Back to perfectionism and us wanting to do it all, avoid mistakes, get things done quickly and efficiently and not letting them express their own voice because we know ours is better. But why? Just because we have an idea, or we had an experience, or we do things always the same way doesn’t necessarily mean that’s the right way to do it. Our kids are not us. They are a separate person with their own opinions, their own voice, their own struggles, and their own success.

We need to respect and support this by providing a space for self-expression. If they are watching TV and you ask them to sit down and they refuse, why do they actually need to sit down? If you bring them for a walk and they keep jumping on puddles, but you won’t let them, why are they not allowed? They will get dirty, yes, but clothes can go in the washing machine. Their need for movement, exploring, and having fun needs to be fulfilled so maybe you could negotiate something in between: “Maybe not today as we are just walking because we are going to see granny later, but how about we pack our wellies and waterproof jackets on Saturday and go to the forest to jump on all the puddles?” You are not ignoring their need and they won’t ignore yours.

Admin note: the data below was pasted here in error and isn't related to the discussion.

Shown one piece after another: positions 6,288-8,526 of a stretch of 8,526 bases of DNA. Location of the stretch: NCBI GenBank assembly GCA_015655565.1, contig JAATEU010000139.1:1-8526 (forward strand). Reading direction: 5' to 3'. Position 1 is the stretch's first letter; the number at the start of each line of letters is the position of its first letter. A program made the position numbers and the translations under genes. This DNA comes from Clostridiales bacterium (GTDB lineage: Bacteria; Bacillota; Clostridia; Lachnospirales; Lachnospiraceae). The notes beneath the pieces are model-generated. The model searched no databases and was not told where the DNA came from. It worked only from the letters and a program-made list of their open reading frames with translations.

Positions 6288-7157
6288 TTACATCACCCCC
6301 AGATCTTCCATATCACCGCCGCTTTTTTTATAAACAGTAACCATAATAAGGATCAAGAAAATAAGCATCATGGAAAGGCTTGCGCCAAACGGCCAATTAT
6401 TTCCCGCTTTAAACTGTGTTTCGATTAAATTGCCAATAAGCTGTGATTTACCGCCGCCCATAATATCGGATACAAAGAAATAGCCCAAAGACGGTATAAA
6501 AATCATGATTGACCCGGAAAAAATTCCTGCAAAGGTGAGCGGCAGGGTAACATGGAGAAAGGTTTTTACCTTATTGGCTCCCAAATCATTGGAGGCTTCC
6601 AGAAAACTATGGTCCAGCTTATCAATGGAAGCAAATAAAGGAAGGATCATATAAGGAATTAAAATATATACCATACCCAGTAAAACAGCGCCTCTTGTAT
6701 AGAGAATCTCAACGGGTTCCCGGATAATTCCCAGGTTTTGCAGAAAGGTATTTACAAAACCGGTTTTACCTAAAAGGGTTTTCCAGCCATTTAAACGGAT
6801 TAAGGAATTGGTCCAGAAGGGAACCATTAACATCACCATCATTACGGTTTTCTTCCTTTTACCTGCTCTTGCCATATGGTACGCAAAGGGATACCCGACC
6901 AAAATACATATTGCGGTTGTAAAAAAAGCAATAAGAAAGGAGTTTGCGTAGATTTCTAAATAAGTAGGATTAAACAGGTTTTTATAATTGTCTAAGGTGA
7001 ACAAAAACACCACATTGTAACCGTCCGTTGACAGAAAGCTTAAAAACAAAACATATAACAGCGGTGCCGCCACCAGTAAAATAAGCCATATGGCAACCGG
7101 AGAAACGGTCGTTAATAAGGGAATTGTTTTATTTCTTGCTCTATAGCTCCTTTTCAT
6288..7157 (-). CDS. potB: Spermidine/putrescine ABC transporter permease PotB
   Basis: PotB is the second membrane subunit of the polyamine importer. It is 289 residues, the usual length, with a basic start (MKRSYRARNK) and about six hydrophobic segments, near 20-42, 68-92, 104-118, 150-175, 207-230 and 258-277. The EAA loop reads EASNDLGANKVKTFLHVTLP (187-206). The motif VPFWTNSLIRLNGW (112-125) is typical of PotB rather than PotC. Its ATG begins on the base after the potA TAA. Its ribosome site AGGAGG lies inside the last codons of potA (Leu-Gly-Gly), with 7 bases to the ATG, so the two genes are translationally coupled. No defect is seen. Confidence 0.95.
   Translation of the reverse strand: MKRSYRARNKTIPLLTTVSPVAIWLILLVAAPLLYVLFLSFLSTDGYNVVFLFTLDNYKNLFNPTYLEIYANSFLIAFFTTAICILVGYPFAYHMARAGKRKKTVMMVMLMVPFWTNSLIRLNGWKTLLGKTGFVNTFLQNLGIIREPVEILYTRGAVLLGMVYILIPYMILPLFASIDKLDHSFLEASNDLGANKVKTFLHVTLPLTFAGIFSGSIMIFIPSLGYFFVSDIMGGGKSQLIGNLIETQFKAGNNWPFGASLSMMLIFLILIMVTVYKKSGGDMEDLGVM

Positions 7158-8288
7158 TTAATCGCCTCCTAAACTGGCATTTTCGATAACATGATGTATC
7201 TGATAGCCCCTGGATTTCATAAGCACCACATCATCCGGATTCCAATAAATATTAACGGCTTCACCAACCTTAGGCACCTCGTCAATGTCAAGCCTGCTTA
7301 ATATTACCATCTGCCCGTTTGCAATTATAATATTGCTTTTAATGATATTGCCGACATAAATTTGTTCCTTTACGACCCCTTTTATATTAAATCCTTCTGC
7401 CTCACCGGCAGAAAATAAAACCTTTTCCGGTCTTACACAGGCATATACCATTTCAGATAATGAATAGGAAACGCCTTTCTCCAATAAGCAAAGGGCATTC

6. Negotiating consequences isn’t losing the battle, it’s respecting their own rights

As the previous example shows, when we negotiate consequences with our children we are not losing the battle by letting them decide wild and free, we are simply treating them as unique human beings with their own ideas, thoughts, emotions and opinions. We can (and should) set limits that are flexible so there is room for negotiation and everyone is happy. Everything children do, will have a consequence, whether it is positive or negative. We can talk to them about those consequences when we are setting up limits, timings, activities, and boundaries. If we practice this, it will become more natural and, as children feel like we respect them, they will also cooperate more.

For example, if they don’t want to get dressed in the morning you can ask them if they want to go to school in their pyjamas or in their uniform, it’s totally their choice. They can also choose between getting to school on time, or being late and walking in when everyone is already inside. You are giving them a choice with natural consequences, and they will learn that things need to be done to avoid negative consequences in life, not just because you said so.